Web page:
“There are fundamental shifts taking place in HR. Leading organisations, for example, are quickly moving to people analytics and data-informed HR strategies, which are becoming the essential ingredients of solid HR functions.”
The future of HR is about tuning into how to get the best out of people within the workplace and, as a profession, and he said HR is using data much more widely, carefully and creatively to define, develop and market great workplace experiences and the connected business strategy.
“It’s really all about a much stronger and visible impact on business performance, and progressive HR folks are showing where, how and why people strategy affects the bottom-line in a way traditional HR hasn’t been able to – and its adding massive value,” said Whitter.
Key changes for HR
Employee experience is currently a hot topic for HR (as evidenced by recent developments at Airbnb and Amazon), according to Whitter, who said there is intense attention and debate about the quality of workplaces.
“Some companies are trying to get ahead of the curve by bringing together key internal functions, and not just the typical HR stuff, under the banner of employee experience so that they can be much more focused and connected in ensuring organisational culture drives performance,” he said.
“This shift in expectations of the HR function is also affecting long-standing ‘norms’ within the workplace such as performance management, which has been thrown out of companies like GE, Microsoft, and Accenture.
“It’s still clinging on at companies like Google, but it seems organisations are becoming acutely aware that they need to move to more progressive people operations.”
All this combined means that HR is firmly in the spotlight and has an incredible opportunity to become a core part of the business across sectors in what is becoming a more meaningful economy, he said.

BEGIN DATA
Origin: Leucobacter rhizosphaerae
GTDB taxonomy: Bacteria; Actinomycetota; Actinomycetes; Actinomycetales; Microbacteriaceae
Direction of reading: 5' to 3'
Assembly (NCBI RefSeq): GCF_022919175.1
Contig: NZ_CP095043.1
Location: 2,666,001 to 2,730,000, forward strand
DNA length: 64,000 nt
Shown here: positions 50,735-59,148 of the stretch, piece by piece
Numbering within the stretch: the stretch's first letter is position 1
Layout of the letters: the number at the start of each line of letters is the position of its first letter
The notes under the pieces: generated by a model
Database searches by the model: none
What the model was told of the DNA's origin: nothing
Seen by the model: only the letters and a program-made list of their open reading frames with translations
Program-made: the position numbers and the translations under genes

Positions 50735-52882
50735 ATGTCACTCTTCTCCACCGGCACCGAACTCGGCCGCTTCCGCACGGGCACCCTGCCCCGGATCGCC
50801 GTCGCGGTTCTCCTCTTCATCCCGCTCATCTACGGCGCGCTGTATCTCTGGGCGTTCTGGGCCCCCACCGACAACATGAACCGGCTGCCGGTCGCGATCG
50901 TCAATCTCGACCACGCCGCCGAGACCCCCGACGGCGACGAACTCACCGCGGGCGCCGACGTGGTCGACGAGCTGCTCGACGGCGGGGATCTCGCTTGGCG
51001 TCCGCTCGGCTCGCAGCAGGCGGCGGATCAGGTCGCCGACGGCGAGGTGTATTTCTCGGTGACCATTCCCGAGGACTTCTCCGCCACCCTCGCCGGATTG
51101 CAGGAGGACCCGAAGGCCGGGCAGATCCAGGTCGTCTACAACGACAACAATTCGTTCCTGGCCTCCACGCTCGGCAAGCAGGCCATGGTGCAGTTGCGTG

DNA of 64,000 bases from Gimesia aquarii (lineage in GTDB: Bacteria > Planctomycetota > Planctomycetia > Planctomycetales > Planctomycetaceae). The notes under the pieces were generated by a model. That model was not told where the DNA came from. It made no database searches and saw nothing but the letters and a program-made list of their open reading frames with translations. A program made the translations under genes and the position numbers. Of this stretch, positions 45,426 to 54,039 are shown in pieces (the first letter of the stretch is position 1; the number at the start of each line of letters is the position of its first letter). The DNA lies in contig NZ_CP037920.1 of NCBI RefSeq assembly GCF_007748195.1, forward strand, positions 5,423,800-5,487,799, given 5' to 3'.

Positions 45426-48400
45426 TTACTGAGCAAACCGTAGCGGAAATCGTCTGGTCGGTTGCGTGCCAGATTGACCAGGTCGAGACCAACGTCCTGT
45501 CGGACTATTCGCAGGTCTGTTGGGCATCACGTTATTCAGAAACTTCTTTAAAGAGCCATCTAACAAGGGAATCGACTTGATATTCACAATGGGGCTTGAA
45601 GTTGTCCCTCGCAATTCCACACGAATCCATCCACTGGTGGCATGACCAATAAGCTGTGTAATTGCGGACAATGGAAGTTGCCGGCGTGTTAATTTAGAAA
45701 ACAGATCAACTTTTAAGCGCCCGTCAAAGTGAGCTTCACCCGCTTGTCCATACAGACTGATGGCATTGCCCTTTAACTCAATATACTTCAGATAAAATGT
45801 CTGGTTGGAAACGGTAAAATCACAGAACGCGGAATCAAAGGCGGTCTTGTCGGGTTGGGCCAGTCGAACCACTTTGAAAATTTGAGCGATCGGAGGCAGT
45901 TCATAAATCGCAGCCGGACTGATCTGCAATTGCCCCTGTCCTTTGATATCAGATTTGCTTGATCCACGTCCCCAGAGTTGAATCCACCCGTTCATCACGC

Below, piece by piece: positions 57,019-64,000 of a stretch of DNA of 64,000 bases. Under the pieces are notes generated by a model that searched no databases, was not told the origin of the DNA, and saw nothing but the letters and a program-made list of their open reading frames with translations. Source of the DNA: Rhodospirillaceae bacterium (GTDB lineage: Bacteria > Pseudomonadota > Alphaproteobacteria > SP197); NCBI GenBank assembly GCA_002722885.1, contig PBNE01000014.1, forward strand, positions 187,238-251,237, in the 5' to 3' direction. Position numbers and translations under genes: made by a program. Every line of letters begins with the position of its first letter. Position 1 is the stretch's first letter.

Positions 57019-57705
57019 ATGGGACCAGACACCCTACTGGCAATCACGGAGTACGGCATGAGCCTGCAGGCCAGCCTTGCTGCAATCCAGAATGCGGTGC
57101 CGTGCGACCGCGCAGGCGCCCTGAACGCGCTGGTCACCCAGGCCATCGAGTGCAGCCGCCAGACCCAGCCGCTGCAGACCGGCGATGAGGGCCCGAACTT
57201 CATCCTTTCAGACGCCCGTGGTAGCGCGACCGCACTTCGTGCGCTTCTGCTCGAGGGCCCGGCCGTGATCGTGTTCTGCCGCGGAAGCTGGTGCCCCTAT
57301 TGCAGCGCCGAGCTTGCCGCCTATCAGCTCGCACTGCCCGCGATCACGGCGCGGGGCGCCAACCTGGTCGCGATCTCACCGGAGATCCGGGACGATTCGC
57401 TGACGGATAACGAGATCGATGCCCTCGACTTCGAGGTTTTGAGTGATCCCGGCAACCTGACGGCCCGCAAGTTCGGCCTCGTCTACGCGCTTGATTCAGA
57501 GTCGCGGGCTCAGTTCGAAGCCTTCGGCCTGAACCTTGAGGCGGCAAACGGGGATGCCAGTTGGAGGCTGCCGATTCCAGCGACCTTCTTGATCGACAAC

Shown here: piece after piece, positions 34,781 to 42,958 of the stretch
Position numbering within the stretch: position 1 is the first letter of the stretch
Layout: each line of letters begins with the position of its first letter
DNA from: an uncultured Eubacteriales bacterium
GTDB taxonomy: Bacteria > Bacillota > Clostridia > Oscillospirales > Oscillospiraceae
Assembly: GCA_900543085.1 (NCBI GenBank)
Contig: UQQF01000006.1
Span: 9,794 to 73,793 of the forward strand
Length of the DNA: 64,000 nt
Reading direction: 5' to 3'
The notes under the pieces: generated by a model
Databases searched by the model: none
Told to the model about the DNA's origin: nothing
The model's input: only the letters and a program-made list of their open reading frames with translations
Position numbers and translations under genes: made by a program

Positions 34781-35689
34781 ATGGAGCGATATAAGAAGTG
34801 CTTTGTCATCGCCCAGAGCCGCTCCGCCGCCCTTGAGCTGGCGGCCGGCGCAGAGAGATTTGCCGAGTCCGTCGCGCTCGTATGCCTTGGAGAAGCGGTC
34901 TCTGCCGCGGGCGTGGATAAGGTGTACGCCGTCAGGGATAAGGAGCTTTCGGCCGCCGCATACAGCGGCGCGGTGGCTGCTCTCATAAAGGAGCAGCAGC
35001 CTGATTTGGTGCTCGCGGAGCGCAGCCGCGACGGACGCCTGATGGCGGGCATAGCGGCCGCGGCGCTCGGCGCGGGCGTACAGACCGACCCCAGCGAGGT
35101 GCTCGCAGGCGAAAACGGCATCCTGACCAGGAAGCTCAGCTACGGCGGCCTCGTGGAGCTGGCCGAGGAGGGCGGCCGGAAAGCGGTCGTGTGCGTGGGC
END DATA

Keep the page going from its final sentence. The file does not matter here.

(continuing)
“People are now realising the true potential of HR, and CEOs the world over are looking at their current HR functions with a renewed sense of what could be, while at the same time understanding much more clearly what they’re missing out on by sticking to more traditional HR models.”
Skill sets in the future of HR
The traditional HR career and development path is blurring significantly as organisations are starting to recruit people who have shunned the ‘old’ ways in favour of the new, said Whitter.
“Tesla, for example, wants HR people who absolutely do not believe in the ‘old’ HR. They want ‘HR rockstars’ – people who are fully in tune with the business, but also practitioners who utilise data and know-how effectively within their operations to add significant value,” he said.
“This is about laser-like impact in the right places.”
Those well versed in the development of organisations and businesses are being seen as the key to lead HR functions, according to Whitter.
“This changes the career path completely in that more and more HR leaders are coming from very diverse backgrounds, bringing their unique skillsets into play, which can span across a range of functions, and [this] is decent-size step away from the more traditional career routes the profession has been used to,” he said.
The bottom line is that a wide ranging and diverse CV is becoming much more desirable to potential employers than a traditional, core HR background, according to Whitter.
Other critical elements of new roles involve an integration of skills across marketing, employer branding, training, communications, engagement, PR, and community/partnership roles, and other operational roles, he said.
“This is a very different brand of HR leader and a very different brand of HR.”
Taking the step up
HR leaders can take a number of steps to help develop the capability of their HR function, and Whitter said this starts from “where you are and with what you’ve got”.
“For me this means really going to deep into organisational cultures, getting out into the world, learning from each sector and its people.
“The really great HR people figure out a way to blaze a trail within their existing roles.” Organisations are very unique communities of people to explore, learn from and understand, explained Whitter, who said that in reality the challenges that HR people see may not vary too much, but the solutions usually do.
“What is right in one context rarely translates well in another,” he said.
“Those seeking to move into this new brand of HR leadership role will need to become immersed in the business from the get-go factoring in diverse experiences and cultivating a more progressive profile.
“The employee experience is front and centre within this though and securing a skill-set that includes business, data, people analytics, applied-research techniques, and psychology will become an essential requirement within future HR.”
The biggest, most immediate task for HR functions is to move from traditional HR thinking to employee experience thinking.